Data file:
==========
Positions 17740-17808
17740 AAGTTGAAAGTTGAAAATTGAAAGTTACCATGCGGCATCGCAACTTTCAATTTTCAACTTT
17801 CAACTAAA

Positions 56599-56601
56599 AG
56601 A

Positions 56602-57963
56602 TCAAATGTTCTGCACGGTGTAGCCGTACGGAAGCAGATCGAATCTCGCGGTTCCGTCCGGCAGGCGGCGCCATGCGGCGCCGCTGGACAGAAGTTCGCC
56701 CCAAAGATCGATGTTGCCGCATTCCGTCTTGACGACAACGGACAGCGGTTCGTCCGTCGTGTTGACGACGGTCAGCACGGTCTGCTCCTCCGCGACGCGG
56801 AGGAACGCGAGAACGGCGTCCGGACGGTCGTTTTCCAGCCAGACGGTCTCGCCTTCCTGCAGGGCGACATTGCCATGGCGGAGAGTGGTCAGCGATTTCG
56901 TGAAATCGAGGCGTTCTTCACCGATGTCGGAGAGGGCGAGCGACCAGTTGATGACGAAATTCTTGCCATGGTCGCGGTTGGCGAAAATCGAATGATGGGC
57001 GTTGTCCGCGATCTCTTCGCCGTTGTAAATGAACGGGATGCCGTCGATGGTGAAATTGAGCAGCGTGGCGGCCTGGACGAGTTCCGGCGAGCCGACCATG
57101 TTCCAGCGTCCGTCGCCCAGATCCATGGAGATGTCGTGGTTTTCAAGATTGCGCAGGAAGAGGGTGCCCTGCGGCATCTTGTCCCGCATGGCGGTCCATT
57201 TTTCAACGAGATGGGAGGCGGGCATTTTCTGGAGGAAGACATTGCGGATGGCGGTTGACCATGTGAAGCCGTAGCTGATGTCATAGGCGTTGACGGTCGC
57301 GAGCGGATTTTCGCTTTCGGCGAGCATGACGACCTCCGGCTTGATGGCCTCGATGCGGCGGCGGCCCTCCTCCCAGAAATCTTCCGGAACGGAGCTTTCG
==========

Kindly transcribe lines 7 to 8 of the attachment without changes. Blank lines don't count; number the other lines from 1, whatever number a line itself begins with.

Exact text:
Positions 56602-57963
56602 TCAAATGTTCTGCACGGTGTAGCCGTACGGAAGCAGATCGAATCTCGCGGTTCCGTCCGGCAGGCGGCGCCATGCGGCGCCGCTGGACAGAAGTTCGCC